• Kylie Blair

Species' Perception of Time: Research & Tests


- Source Video Footage, References

- Sketching (Rough and finished)

- Rough Animations

In this independent study, I will explore different perceptions of time as experienced by different species. These perceptions will be explored and visualized through 2D cel animation techniques. I will study how to represent changes over time with similar frame rates, and how an alteration in timing can affect the representation of distinct temporal perceptions. This independent study will allow me to develop my animation skillset, which is pivotal for the work I will undertake as part of my thesis. For my Master’s thesis, I will address the connections between ecology, technology, and humanity. Understanding the relationship between these three subjects is critically important to the future sustainability of life on Earth. The connections between ecology, technology, and humanity may be structured to either increase the profound sense of alienation we experience from the natural world, or stimulate critical thinking about how to develop a more unified relationship with the Earth. My thesis project will deal with changes in an ecology over time, as it explores various perceptions of time and space through multi-species storytelling and interactivity. I will analyze how human perception is not the only perception essential to a symbiotic system; in order to face ecological ruin and the Anthropocene, humans should create an assemblage that includes other types of perception, between themselves, other living beings, matter, and the surrounding environment. My goal is to delineate a multidisciplinary approach to the study and practice of representing the natural world and its deeper systems through art. Therefore, this independent study would supplement my theoretical framework by creating a means of temporal data visualization to create a bridge between our perceptions and experience, and “otherness”.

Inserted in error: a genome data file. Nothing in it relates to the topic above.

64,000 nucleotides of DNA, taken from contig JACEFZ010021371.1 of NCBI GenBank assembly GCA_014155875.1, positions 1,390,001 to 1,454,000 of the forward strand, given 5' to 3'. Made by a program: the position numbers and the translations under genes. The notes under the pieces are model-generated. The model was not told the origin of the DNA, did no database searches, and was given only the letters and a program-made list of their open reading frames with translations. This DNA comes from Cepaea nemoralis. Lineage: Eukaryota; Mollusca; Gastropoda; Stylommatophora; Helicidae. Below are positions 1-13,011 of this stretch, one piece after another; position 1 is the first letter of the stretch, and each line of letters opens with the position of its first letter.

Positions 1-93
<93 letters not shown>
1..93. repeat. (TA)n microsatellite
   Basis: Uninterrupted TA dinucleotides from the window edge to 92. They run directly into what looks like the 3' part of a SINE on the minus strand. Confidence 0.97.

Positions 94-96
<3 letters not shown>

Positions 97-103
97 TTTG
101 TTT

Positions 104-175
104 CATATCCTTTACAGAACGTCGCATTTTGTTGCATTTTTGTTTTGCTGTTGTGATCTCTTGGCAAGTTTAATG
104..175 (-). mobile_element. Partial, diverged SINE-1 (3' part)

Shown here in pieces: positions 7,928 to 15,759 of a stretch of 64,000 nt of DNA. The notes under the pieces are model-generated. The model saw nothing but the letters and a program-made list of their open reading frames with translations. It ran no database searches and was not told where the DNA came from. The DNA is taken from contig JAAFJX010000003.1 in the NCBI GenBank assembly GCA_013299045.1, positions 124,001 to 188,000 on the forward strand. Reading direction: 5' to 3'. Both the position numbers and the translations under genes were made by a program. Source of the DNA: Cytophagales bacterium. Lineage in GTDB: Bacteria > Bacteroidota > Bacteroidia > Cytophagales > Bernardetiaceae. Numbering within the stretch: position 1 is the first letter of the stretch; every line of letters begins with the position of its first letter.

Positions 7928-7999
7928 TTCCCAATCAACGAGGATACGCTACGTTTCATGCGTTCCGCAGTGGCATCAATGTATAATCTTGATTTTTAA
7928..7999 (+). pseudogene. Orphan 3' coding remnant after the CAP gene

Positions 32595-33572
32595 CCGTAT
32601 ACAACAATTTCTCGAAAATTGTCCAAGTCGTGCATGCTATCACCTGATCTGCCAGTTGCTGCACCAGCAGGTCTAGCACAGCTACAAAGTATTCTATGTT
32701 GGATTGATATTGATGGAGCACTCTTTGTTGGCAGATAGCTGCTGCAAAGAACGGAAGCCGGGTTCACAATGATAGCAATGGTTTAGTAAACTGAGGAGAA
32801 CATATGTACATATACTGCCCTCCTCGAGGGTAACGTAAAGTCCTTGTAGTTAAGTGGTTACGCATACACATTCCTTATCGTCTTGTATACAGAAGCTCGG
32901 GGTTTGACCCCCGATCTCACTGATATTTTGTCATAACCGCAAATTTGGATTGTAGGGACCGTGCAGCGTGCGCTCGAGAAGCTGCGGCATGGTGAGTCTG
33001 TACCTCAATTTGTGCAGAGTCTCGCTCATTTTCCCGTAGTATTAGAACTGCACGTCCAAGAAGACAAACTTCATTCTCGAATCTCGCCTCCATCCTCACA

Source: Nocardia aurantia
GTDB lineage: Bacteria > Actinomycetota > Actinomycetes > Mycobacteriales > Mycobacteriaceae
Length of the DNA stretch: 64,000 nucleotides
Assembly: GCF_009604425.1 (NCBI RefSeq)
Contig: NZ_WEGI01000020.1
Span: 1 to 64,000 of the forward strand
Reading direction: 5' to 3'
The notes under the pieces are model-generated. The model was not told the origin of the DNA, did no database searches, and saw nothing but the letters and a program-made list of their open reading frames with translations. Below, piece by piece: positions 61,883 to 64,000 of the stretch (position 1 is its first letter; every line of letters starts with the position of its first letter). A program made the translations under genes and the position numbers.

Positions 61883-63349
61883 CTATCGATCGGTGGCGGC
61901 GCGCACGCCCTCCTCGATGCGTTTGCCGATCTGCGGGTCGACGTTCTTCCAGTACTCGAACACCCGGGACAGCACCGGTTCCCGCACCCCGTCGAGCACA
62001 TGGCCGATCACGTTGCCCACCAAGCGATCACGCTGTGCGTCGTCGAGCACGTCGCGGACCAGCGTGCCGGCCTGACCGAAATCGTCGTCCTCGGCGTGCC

Source Video Footage, References

Research - Species' Perceptions of Time:

Scientific American: "Small Animals Live in a Slow Motion World"

- "Time seems to pass more slowly for lighter animals with faster metabolisms"